In the short run, it doesn't matter whether the increase in aggregate demand takes the form of employing people to dig holes and fill them up again, giving every household a time-limited spending voucher or building a new railway. All that matters is that the overall level of spending in the economy is maintained - so that unemployment stops rising and, with any luck, begins to fall again. But from any longer-term point of view, increasing aggregate demand by capital investment is better, because it creates identifiable future assets that promise to fund themselves and improve growth potential.

Yet it does not overcome the third disadvantage, which is that it will increase government borrowing at a time when the markets are demanding that the government reduce its debt. So, like tax cuts, it will have to be matched by cuts elsewhere - and again at the expense of the public services.

That is why we have argued for a British Investment Bank with the power to raise money directly from the private sector, and which therefore does not add significantly to the government's deficit. The government's commitment would be limited to capitalising it: the bank's lending would be funded from the private capital markets. It would charge lower interest rates for its loans than ordinary commercial banks; while the long-term returns that it would offer investors - being higher than those obtainable from gilts - would meet the desperate need for higher yields by pension funds.

A further advantage of such an autonomous set-up would be to shield the investment programme from the so-called boondoggle effect - building, at political behest, roads and railways that lead nowhere and therefore have no passengers or freight. Although there would be an implicit state guarantee of returns, the record of public investment banks in other countries - such as the European Investment Bank, the Nordic Investment Bank and the German Kreditanstalt für Wiederaufbau - shows that if an institution is well run, these guarantees are never, or rarely, called upon.

A final question might be: if these investment projects are worth doing, why isn't the private sector already doing them? A complete answer would take us deep into the theory of "market failure".

Here, it is important to make only one central point: the uncertain prospects for recovery as well as the impaired balance sheets of banks and firms have generated a massive "flight to liquidity", with savings stuck in bills and gilts while the riskier projects on which growth depends go wanting.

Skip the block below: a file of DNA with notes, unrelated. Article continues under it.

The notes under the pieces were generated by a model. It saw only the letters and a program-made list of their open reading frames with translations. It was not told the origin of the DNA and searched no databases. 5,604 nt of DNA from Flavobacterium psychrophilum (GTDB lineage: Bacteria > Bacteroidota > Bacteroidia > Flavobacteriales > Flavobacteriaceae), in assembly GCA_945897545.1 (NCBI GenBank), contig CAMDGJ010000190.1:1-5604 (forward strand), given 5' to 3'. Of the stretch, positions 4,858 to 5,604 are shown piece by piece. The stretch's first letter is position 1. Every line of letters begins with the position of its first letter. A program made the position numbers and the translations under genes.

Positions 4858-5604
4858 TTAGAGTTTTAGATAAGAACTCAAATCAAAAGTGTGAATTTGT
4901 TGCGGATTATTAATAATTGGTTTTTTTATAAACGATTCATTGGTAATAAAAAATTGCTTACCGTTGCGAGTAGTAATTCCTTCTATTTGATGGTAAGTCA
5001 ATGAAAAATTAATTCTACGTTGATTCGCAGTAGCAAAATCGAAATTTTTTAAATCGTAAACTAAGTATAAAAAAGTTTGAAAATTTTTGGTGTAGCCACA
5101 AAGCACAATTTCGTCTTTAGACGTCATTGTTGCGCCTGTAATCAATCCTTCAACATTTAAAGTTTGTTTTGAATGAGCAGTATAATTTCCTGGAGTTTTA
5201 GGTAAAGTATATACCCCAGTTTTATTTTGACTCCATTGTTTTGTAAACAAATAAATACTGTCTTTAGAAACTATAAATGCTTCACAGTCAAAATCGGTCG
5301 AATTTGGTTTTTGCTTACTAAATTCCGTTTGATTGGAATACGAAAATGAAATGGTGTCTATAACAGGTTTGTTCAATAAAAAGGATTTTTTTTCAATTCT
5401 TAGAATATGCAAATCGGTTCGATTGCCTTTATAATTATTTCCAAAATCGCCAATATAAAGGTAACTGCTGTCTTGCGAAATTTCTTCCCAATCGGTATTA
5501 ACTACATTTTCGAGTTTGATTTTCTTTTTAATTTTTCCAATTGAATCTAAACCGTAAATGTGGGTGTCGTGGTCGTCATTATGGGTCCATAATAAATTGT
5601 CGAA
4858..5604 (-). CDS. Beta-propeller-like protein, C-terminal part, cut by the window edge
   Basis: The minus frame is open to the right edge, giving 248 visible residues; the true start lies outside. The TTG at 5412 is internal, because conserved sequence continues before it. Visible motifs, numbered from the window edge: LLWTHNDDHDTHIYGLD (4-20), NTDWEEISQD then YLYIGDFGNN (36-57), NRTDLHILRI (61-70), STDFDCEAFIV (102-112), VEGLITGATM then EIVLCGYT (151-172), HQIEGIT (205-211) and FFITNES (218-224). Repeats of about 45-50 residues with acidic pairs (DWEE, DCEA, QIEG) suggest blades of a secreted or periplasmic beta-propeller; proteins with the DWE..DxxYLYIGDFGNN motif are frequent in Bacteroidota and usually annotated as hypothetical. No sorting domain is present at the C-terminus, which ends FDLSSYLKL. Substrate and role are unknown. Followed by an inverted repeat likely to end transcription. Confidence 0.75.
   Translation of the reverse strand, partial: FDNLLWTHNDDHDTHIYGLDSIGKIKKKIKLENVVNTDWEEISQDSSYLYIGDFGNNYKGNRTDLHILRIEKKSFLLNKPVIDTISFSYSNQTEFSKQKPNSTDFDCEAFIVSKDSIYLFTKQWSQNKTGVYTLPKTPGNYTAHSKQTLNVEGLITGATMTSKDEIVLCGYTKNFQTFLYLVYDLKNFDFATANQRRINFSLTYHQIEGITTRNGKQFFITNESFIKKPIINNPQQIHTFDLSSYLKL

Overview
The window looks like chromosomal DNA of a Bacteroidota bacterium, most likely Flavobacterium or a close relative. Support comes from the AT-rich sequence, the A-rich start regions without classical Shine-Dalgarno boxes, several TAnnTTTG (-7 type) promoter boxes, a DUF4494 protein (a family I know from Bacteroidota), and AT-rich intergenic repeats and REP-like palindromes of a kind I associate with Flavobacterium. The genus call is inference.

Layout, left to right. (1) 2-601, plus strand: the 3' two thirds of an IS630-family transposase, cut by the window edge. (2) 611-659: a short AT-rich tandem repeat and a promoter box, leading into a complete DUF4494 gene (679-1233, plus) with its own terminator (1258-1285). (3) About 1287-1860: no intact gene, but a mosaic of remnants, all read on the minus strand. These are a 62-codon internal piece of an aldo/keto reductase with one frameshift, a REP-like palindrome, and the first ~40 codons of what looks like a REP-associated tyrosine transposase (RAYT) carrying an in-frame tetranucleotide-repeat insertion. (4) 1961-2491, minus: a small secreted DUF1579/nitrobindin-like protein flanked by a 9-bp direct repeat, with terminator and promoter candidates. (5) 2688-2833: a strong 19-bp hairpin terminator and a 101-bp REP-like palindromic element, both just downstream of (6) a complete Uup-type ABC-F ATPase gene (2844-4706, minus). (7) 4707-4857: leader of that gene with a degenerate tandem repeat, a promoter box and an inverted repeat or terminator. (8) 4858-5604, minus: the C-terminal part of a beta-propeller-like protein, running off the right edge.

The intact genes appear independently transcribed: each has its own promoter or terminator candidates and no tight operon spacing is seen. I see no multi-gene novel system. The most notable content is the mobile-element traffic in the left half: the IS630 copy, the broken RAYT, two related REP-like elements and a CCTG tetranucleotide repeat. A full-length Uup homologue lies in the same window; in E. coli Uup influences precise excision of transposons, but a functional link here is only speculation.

A British Investment Bank operating on the principles above, with a cogent and adequately funded investment strategy embedded in its mandate, would be an ideal vehicle for attracting "frozen" savings into the mar­-ket. It would help address the current deficit of confidence and certainty about demand directly, rather than just praying for spontaneous reignition.

In particular, a national infrastructure programme would not only make Britain a more efficient place to do business but could also contribute greatly to the rebalancing of the economy away from excessive reliance on the City of London and financial services.

Simple solution

In sum, while QE and tax cuts should not be excluded from the recovery policy mix, the main driver needs to be a programme of long-term capital investment. The simplest way to do this would be to use the government's balance sheet to bear some of the risk. But this will not happen under the current government. Fortunately, there is an alternative way of achieving the same objective.

On 21 March, George Osborne, in his Budget speech, should announce that he is transforming the Green Investment Bank into an institution that can make a macroeconomically significant - and direct - contribution to recovery and growth.

Robert Skidelsky is professor emeritus of political economy at the University of Warwick and author of "Keynes: the Return of the Master".

Felix Martin is a macroeconomist and bond investor, whose book "Money: the Unauthorised Biography" will be published in 2013

This article first appeared in the 05 March 2012 issue of the New Statesman, The last Tsar

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How can Labour break the Osborne supremacy?

The Conservative hegemony is deeply embedded - but it can be broken, says Ken Spours.

The Conservative Party commands a majority not just in the House of Commons, but also in the wider political landscape. It holds the political loyalty of expanding and powerful voting constituencies, such as the retired population and private sector businesses and their workers. It is dominant in English politics outside the largest urban centres, and it has ambitions to consolidate its position in the South West and to move into the “Northern Powerhouse”. Most ambitiously, it aims to detach irreversibly the skilled working classes from allegiance to the Labour Party, something that was attempted by Thatcher in the 1980s. Its goal is the building of new political hegemonic bloc that might be termed the Osborne supremacy, after its chief strategist.